Thirdly the science is suggesting we may have a vaccine against harm. Just as the DPT vaccine is a protective factor against disease, quite simply improved human relationships are a resilience-building protective factor against neglect, abuse and exploitation and the deadly toxic stress unleashed. The prescription would include two types of relationships. The first is the deep, affectionate connection with a primary caregiver, usually a parent. This relationship teaches them to navigate the world, protects from harm and soothes with play and love. The second is a dense network of relationships in community and school. This network will watch over them, make them feel like they matter as an individual and prevent the harm of loneliness. If this sounds a bit bonkers, try to imagine our biological imperative as a species. We are designed to attach to a parent and belong to a clan. Both relationships reinforce each other. The school or community soothes the child when love at home is not what it should be. The caregiver buffers and comforts the child in response to shocks at school or in the community.
These three factors give us reason and method to unleash a global child protection revolution. We now have the means to expand global child protection from fragmented and targeted response to population-wide prevention. Adequately funded, low cost and evidence-based parenting programmes may be the single most impactful intervention we can do for child wellbeing. These programmes impart skills and an understanding of child development. They also about help parents to build self-awareness and to self-regulate what can be an automatic replication of their own neglectful or abusive childhood experiences. Parenting support should be available at different times during the life course, but the intervention in the first year of childhood is especially critical as it helps shape the attachment relationship.
We also know that we can strengthen the capability of schools and teaching to protect children from trauma and violence . Many countries are now rolling out trauma-informed or trauma-aware schools, police forces and other key services that actively seek to soothe and support children, help them build resilience and navigate away from child protection risks such as violence or crime. Attuned teachers know that when children are fearful and anxious they cannot learn. Police officers know that the best way of cutting off the recruitment supply for organized crime, political violence or grooming is to intervene early and ensure children at risk are plugged into good support networks. Research could help us adapt this approach to cultural and tradition protection mechanisms in low-resource settings. Sometimes those mechanisms have been unraveled through badly managed transition or colonially designed education systems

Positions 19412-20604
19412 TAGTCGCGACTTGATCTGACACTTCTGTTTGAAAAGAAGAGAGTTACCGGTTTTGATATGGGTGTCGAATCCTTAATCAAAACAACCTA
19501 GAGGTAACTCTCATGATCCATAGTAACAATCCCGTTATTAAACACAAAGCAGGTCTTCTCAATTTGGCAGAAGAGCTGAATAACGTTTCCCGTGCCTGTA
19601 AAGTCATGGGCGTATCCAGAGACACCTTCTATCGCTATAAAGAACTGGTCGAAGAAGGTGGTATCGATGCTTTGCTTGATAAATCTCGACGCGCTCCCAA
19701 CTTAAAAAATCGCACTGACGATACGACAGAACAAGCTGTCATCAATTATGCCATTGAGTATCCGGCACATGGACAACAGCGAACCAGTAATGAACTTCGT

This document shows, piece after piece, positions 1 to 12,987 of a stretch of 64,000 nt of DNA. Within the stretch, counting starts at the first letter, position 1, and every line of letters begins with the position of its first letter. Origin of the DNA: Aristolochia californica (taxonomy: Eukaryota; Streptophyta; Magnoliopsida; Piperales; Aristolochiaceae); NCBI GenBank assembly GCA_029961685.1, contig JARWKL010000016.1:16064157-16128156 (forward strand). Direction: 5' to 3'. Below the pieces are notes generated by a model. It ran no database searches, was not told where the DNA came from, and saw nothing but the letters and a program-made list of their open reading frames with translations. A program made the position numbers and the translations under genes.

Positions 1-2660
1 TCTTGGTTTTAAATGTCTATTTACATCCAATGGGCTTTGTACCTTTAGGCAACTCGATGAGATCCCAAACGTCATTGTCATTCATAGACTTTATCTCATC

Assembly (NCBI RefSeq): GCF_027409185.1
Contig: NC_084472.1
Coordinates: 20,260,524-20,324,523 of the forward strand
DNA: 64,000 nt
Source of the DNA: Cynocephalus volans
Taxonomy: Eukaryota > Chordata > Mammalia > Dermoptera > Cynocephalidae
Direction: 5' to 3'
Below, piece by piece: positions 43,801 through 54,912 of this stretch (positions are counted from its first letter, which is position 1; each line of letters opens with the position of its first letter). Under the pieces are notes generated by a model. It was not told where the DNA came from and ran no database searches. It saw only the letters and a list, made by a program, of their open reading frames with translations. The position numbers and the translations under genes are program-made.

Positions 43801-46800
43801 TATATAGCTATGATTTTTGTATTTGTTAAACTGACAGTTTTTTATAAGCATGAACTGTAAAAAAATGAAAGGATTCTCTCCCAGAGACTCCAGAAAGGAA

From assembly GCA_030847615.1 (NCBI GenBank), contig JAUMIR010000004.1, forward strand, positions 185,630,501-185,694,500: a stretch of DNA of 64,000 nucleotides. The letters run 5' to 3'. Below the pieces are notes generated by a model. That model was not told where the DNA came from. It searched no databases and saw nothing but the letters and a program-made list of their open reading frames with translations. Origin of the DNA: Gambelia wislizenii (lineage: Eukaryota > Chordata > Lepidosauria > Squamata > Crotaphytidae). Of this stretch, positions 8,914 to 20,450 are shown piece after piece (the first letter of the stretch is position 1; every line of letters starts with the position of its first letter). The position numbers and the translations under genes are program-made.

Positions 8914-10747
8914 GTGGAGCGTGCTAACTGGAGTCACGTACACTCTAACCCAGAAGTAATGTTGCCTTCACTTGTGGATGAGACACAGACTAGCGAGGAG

Population level prevention through parenting and community support is at the heart of the child protection revolution. But it cannot address all aspects of global child protection. We need to support and expand the intricate and brave work currently being done on harmful practices such as female genital mutilation and early marriage and recruitment of child soldiers, grave violations of children’s rights in humanitarian settings and the often dire situation of refugee or migrant children. A child protection revolution needs to accompany efforts to address structural challenges such as child poverty, discrimination and social exclusion.
In most contexts population-level prevention against harm is a resilience-building protective factors for multiple risks including trafficking , grooming, criminal exploitation and abuse and violence in general. It is arguably the single best preventative factor for the related social problems of addiction, obesity and poor health.
Like the early proponents of the child survival revolution, advocates of population-level child protection systems are told to ‘get real’. Just like them we should politely acknowledge the feedback while working with all of our passion to truly Reimagine Child Protection.